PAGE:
"Indian people are poor. They cannot afford good-quality food, or regular health checks," she said. Using new lab procedures that she set up, Arya obtained natural additives to turn traditional and sustainable grains such as millets into drinks with nutritional and health benefits.
Also, she obtained traditional Indian products with a low glycaemic index, which do not cause spikes in blood sugar levels and are crucial for people living with diabetes. In 2015, for this research, the International Life Science Institute (USA) awarded her the prestigious Malaspina International Award.
On the women's side
Arya's efforts, however, go beyond basic science. From 2020 until now, she has been a very active member of the Executive Committee of the Global Young Academy (GYA), an international body representing the voice of young scientists from around the world.
With GYA, she contributed to the publication of Motherhood in Science – How children change our academic careers, a book to help the wider academic community understand the impact of childbirth and child raising on women scientists around the globe.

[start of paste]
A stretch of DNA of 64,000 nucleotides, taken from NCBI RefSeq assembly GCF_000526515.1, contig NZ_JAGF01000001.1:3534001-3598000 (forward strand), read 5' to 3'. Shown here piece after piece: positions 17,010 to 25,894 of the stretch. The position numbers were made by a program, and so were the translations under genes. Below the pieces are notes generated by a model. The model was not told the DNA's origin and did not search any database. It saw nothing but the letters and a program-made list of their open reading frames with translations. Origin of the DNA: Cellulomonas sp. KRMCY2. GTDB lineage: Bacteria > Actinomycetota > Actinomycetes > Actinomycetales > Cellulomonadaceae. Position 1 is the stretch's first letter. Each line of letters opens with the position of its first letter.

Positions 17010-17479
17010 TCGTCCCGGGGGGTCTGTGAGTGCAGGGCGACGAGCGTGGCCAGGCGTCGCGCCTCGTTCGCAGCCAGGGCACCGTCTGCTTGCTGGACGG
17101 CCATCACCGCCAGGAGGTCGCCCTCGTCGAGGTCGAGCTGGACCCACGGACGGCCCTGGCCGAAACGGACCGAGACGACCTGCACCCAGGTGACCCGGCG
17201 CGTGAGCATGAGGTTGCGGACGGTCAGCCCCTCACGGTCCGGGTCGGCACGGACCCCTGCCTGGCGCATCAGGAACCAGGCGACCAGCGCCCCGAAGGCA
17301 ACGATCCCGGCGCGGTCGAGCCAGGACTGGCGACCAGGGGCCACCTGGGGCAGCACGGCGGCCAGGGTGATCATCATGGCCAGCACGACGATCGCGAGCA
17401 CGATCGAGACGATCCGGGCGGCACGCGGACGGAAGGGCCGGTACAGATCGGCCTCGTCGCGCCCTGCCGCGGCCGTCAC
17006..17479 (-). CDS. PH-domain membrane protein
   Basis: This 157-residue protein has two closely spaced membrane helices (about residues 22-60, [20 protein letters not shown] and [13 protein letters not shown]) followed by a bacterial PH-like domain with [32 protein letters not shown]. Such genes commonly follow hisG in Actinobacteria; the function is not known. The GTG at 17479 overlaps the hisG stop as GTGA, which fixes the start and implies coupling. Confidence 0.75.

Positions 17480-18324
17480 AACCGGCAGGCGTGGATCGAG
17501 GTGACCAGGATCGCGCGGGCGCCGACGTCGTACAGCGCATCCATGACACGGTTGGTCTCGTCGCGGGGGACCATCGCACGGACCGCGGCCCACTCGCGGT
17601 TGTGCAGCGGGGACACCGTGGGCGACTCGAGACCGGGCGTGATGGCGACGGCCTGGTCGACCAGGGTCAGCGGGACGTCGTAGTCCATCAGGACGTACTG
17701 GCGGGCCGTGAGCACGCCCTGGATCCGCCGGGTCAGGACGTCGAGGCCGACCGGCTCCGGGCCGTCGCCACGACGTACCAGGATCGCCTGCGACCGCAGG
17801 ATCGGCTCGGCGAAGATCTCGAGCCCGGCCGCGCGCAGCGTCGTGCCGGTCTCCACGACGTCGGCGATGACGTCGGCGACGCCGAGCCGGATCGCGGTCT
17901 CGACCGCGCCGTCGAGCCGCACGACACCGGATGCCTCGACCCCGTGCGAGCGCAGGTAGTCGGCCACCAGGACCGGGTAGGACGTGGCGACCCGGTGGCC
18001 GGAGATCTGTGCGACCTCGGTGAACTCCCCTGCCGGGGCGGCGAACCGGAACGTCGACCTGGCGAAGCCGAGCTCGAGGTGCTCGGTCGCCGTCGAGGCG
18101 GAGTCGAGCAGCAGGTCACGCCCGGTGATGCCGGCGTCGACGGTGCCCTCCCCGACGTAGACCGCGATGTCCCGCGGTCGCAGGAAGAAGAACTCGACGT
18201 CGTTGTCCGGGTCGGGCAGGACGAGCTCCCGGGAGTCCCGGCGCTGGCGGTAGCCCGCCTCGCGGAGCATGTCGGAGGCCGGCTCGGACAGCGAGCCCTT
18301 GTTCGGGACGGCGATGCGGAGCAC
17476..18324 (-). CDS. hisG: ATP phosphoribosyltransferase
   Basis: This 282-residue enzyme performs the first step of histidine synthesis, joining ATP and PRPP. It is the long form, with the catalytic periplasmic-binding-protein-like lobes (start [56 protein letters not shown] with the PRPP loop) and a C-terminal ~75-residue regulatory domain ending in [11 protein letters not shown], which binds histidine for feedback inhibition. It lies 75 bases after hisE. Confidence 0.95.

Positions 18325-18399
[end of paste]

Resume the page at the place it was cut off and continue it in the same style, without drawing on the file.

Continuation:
She is also actively promoting a more consistent presence of women in science, technology, engineering, and mathematics (STEM). She regularly visits Indian villages to motivate young girls and women to study and enter a scientific curriculum.
"The world should realize that women are naturally more empowered and have very huge strength and potential," she said, highlighting the importance of events such as the International Day of Women and Girls in Science, which is celebrated on 11 February worldwide. "But support is also essential, and I thank again TWAS for being a driving force in my career."